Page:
I would much rather speak about the things that I viewed in my short stay in Palo Alto that are the same, starting with the fact that, as human beings, we all have egos. This fact is at the very heart of the endless arguments about the evolution of the activity, and the motives, effects and desirability of that evolution. This “ego” factor extends from fans, loyalists, alumni, arrangers, writers, instructors, parents, directors and on up to the top of the DCI power structure.
Because we are humans, this will never change. The arguments will continue. t will always be analogous to arguments such as, “My 1960 Corvette is better than your 1977.” This leads us nowhere.
Instead, I would like to focus on what is the same, yet desirable, excellent and the greatest single most important issue in the “then vs. now” discussions. This task I now know is very simple. In my short stay, I had the privilege of witnessing the rehearsal of a percussion section. Who it was is not of interest because, in my humble opinion, the truths about which I speak are universal and, as such, applicable to any and every corps. Affiliation doesn’t come into play in this equation.
What I experienced was friendship that goes back in excess of 40 years. Total dedication to being the very best. Professionalism all the way around that is almost dizzying to an old guy like me. Tempos that are so fast I can’t even imagine the workout these people get in hours and hours of rehearsal.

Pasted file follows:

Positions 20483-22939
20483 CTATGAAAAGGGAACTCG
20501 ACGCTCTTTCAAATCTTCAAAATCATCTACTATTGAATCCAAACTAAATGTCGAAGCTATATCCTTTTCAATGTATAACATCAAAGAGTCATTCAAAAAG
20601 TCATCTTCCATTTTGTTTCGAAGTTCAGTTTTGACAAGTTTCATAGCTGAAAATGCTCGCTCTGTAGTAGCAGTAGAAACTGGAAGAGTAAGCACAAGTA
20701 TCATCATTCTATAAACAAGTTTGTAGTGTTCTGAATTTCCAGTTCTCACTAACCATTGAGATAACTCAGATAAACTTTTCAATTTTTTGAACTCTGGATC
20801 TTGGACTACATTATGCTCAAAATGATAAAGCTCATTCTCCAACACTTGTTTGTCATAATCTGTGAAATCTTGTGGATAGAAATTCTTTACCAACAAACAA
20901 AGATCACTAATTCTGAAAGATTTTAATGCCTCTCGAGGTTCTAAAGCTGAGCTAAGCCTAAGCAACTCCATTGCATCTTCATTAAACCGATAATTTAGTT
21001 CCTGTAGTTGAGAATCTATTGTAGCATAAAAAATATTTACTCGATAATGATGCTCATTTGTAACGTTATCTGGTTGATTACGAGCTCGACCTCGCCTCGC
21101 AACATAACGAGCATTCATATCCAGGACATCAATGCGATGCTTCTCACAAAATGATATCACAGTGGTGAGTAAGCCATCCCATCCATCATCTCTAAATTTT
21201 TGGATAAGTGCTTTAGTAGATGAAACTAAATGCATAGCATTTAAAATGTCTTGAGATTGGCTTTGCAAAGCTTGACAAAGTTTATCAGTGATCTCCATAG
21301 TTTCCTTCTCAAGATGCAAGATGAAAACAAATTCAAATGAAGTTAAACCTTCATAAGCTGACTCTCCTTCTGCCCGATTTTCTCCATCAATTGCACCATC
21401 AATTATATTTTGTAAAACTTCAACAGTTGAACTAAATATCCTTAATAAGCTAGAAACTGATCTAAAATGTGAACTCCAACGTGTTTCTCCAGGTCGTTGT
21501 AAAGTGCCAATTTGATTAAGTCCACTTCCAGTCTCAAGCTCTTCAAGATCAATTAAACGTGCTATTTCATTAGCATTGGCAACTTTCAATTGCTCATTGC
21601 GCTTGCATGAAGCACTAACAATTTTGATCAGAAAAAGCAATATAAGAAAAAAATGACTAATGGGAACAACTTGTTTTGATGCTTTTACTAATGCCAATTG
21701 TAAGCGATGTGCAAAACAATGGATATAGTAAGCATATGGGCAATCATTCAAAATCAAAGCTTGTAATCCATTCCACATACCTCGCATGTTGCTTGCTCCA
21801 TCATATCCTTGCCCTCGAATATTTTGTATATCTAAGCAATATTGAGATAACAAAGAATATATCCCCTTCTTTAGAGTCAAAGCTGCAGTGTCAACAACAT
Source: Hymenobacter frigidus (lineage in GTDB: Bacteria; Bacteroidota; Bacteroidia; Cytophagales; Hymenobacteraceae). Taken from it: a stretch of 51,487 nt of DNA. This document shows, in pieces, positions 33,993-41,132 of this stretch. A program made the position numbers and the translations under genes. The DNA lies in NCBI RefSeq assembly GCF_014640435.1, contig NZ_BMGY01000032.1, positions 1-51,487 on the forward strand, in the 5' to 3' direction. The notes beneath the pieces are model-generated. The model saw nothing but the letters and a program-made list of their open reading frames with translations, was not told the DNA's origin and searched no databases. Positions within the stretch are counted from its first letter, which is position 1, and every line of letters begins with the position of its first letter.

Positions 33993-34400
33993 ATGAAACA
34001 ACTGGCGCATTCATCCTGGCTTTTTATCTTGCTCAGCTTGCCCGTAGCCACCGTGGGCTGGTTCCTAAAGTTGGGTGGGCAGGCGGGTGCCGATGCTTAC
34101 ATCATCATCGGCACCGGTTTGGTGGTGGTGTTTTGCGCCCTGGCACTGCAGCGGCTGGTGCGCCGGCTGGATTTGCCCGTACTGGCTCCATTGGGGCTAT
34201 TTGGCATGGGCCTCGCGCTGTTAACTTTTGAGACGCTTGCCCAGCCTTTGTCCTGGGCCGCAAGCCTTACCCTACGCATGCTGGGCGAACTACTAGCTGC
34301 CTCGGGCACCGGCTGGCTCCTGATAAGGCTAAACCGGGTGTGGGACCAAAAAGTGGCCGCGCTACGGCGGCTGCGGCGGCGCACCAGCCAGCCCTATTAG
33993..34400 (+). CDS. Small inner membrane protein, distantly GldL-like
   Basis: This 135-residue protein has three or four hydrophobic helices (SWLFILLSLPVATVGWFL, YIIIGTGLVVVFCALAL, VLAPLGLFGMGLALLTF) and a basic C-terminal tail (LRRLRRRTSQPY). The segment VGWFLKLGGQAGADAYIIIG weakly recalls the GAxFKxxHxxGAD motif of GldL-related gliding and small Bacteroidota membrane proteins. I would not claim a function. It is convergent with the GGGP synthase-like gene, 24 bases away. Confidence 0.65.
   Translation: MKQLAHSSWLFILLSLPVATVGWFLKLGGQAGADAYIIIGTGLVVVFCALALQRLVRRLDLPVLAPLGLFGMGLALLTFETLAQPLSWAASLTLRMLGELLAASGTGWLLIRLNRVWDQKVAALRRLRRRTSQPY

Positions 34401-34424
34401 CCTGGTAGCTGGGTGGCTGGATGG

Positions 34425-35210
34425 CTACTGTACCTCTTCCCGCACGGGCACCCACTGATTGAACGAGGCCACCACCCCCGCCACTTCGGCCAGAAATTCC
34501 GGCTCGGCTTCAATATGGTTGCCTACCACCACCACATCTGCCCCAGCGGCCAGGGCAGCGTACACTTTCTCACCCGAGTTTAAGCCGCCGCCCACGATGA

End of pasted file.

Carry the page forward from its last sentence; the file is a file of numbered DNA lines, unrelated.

What I witnessed are the very qualities that make adults out of children, superior over mediocre, good over bad, right over wrong. After witnessing this rehearsal, I know that these young people all performed to the highest-level possible.
What I walked away with was the knowledge that the things that made my own years of experience so very special, STILL EXIST TODAY! The things that have remained, regardless of the “thrill of winning” or the “agony of defeat,” are still the spirit and soul, loves and friends, kinship, brotherhood, perseverance, dedication, discipline, blood, sweat, tears, pain, happiness, sadness, anger, resignation, life lessons learned, goals formulated, goals achieved, goals not achieved and on and on.
The foundations that we all learned then — all my old corps mates, friends, mentors and I — are the basics of life STILL LEARNED TODAY. With this in mind, I am in a better position to get over the peripheral issues, as I now view them.
The “peripheral issues eat away at the heart of the matter. The heart of the matter is that there are people busting to be the best they can at what they do. They do the best they can, all while not wanting to be a burden on the friend, the corps-mate, the fellow member.
I applaud these unseen things that are still alive and well. Most important of all — and never to be forgotten — is the idea that drum corps is an activity that is essentially of, by and for the members, not the rest of us.
We are the audience. It is we who benefit from the labors of the young people who comprise the whole of that thing called drum corps. It is they who give of themselves always in the effort to be better than they were the day before. As long as that is the basis and people are involved, this will probably never change. As a microcosm of what it is to be human, to excel, to be the best, this activity embodies the very best in people, regardless of what uniform is worn, regardless of the instrument played or the rules that govern.
The unseens are the human spirit and soul that make a person want to be the best he or she can be. No rule, or technicality such as amplification will ever change that. The unseen comes from the human heart and the desire to be the very best one can be.
And to appreciate that, one has to realize that drum corps may be different, but the important part — the heart of the activity — is still the same.